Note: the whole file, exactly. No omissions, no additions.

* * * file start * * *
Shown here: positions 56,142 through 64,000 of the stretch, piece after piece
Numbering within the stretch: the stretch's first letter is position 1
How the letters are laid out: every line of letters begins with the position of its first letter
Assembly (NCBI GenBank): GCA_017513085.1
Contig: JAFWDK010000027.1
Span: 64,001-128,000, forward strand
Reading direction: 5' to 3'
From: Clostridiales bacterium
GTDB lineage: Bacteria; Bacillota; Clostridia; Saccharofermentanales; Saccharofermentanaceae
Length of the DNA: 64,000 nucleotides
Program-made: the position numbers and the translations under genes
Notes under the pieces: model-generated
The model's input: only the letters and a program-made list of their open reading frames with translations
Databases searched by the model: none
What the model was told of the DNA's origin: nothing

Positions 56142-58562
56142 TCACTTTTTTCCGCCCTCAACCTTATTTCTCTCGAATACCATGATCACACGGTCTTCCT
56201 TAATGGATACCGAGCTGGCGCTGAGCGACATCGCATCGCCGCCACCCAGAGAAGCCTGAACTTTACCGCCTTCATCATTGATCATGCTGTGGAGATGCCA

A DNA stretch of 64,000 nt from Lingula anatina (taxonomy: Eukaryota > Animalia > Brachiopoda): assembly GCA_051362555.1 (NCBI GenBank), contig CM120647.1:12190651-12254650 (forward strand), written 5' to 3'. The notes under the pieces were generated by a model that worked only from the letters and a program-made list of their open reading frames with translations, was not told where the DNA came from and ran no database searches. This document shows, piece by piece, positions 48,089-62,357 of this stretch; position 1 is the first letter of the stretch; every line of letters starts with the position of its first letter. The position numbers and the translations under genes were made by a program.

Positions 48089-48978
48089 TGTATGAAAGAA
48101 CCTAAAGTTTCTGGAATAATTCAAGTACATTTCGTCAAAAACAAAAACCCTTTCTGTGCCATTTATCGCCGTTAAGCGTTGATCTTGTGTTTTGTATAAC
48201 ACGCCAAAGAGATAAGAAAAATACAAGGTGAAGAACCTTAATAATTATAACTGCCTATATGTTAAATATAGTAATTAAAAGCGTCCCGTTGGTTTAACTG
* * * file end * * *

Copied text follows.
Shown here: positions 56,142 through 64,000 of the stretch, piece after piece
Numbering within the stretch: the stretch's first letter is position 1
How the letters are laid out: every line of letters begins with the position of its first letter
Assembly (NCBI GenBank): GCA_017513085.1
Contig: JAFWDK010000027.1
Span: 64,001-128,000, forward strand
Reading direction: 5' to 3'
From: Clostridiales bacterium
GTDB lineage: Bacteria; Bacillota; Clostridia; Saccharofermentanales; Saccharofermentanaceae
Length of the DNA: 64,000 nucleotides
Program-made: the position numbers and the translations under genes
Notes under the pieces: model-generated
The model's input: only the letters and a program-made list of their open reading frames with translations
Databases searched by the model: none
What the model was told of the DNA's origin: nothing

Positions 56142-58562
56142 TCACTTTTTTCCGCCCTCAACCTTATTTCTCTCGAATACCATGATCACACGGTCTTCCT
56201 TAATGGATACCGAGCTGGCGCTGAGCGACATCGCATCGCCGCCACCCAGAGAAGCCTGAACTTTACCGCCTTCATCATTGATCATGCTGTGGAGATGCCA

A DNA stretch of 64,000 nt from Lingula anatina (taxonomy: Eukaryota > Animalia > Brachiopoda): assembly GCA_051362555.1 (NCBI GenBank), contig CM120647.1:12190651-12254650 (forward strand), written 5' to 3'. The notes under the pieces were generated by a model that worked only from the letters and a program-made list of their open reading frames with translations, was not told where the DNA came from and ran no database searches. This document shows, piece by piece, positions 48,089-62,357 of this stretch; position 1 is the first letter of the stretch; every line of letters starts with the position of its first letter. The position numbers and the translations under genes were made by a program.

Positions 48089-48978
48089 TGTATGAAAGAA
48101 CCTAAAGTTTCTGGAATAATTCAAGTACATTTCGTCAAAAACAAAAACCCTTTCTGTGCCATTTATCGCCGTTAAGCGTTGATCTTGTGTTTTGTATAAC
48201 ACGCCAAAGAGATAAGAAAAATACAAGGTGAAGAACCTTAATAATTATAACTGCCTATATGTTAAATATAGTAATTAAAAGCGTCCCGTTGGTTTAACTG